ERIC Number: EJ847143
Record Type: Journal
Publication Date: 2009
Reference Count: 44
Resistance and Renegotiation: Preservice Teacher Interactions with and Reactions to Multicultural Education Course Content
LaDuke, Aja E.
Multicultural Education, v16 n3 p37-44 Spr 2009
Although many programs ascribe to promoting and celebrating diversity, traditional teacher preparation rarely centralizes multicultural education courses. Instead, these courses are often "added on" to or disconnected from the rest of the program. Multicultural education courses and other courses that address diversity often ask the preservice teachers enrolled to reflect critically on their own identities through the lenses of power and privilege. Given the peripheral positioning of courses of this nature in their preparation, one could expect preservice teachers to be unfamiliar and uncomfortable with this process, resulting in cognitive dissonance as well as a certain level of resistance. This article critically examines the interactions between members of a college classroom community, consisting of 26 predominantly White female students and their instructor, a man of color, in a graduate multicultural education course. Data collection and analysis were guided by the following research question: How do White preservice teachers' interact with and react to the content of a multicultural education course, particularly in regards to issues of race? Since, the notion of resistance was a prominent theme throughout the data sources, the author describes the various ways in which preservice teachers enacted resistant stances. First, the author describes how preservice teachers performed resistance through acts of silence. Then, she explores the ways in which preservice teachers vocally resisted the content and requirements of the multicultural education course. Next, she discusses preservice teacher resistance to buying into or accepting roles as vehicles for educational change. In addition to examining resistance, the author explores significant moments in which students engaged in the complex process of ideological renegotiation. Finally, the author discusses the implications for the preparation of teachers to work with students of diverse backgrounds.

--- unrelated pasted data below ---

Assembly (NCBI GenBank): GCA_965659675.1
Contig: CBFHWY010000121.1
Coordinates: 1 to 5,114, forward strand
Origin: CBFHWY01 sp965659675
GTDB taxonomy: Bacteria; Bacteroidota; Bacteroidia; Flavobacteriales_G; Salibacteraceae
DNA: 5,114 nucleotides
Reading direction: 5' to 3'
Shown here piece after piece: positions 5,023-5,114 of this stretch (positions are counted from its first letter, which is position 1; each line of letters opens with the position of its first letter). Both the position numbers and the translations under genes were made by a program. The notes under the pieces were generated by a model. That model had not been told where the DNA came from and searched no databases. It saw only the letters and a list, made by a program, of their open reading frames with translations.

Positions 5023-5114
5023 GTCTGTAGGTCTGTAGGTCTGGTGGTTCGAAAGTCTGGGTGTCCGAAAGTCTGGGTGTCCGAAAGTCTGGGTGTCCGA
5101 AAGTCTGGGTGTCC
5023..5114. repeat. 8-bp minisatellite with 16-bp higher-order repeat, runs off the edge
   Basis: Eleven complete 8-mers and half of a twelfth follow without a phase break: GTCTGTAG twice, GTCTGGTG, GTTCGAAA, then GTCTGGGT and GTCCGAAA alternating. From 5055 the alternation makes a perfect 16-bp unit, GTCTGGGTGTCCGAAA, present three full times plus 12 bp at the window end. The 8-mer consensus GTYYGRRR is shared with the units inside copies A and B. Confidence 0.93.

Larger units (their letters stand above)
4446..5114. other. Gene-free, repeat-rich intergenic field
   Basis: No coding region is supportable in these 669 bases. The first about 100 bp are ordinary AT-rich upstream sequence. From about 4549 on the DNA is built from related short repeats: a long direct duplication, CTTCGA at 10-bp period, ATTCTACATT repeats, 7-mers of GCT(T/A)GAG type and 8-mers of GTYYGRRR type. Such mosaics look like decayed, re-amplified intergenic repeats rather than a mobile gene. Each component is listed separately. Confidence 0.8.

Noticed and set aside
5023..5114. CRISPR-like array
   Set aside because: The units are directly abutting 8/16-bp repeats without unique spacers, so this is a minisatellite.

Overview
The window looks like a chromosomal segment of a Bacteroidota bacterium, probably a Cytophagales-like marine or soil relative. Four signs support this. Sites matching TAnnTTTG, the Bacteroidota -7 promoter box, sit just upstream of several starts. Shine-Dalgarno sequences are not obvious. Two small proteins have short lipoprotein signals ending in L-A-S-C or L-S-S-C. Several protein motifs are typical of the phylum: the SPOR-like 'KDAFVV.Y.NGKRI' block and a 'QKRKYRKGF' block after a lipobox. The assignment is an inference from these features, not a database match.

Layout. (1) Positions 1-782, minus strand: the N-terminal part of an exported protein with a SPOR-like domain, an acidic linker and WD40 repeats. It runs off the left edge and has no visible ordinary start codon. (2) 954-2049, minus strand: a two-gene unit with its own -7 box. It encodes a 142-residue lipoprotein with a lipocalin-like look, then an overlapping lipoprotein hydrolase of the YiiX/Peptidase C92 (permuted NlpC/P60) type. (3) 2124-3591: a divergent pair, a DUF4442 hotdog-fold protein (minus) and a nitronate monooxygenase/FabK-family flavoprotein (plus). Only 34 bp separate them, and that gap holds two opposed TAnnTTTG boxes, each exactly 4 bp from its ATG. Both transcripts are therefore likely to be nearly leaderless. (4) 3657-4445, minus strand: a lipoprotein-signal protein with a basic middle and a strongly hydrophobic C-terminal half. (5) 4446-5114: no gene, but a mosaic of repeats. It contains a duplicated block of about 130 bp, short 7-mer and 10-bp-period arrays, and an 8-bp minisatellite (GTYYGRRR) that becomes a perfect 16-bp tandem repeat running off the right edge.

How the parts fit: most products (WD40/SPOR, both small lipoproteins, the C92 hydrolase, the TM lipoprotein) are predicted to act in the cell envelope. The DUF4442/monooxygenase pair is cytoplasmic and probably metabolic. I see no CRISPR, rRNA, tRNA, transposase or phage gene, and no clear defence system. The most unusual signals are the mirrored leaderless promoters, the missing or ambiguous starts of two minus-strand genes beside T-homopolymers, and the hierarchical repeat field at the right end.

Descriptors: Teachers, Education Courses, Multicultural Education, Course Content, Educational Change, Psychological Patterns, Student Teacher Attitudes, Responses, Interaction, Graduate Study, Whites, Minority Groups, Racial Factors, Resistance (Psychology), Ideology, Student Diversity
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Publication Type: Journal Articles; Reports - Research
Education Level: Higher Education
Authoring Institution: N/A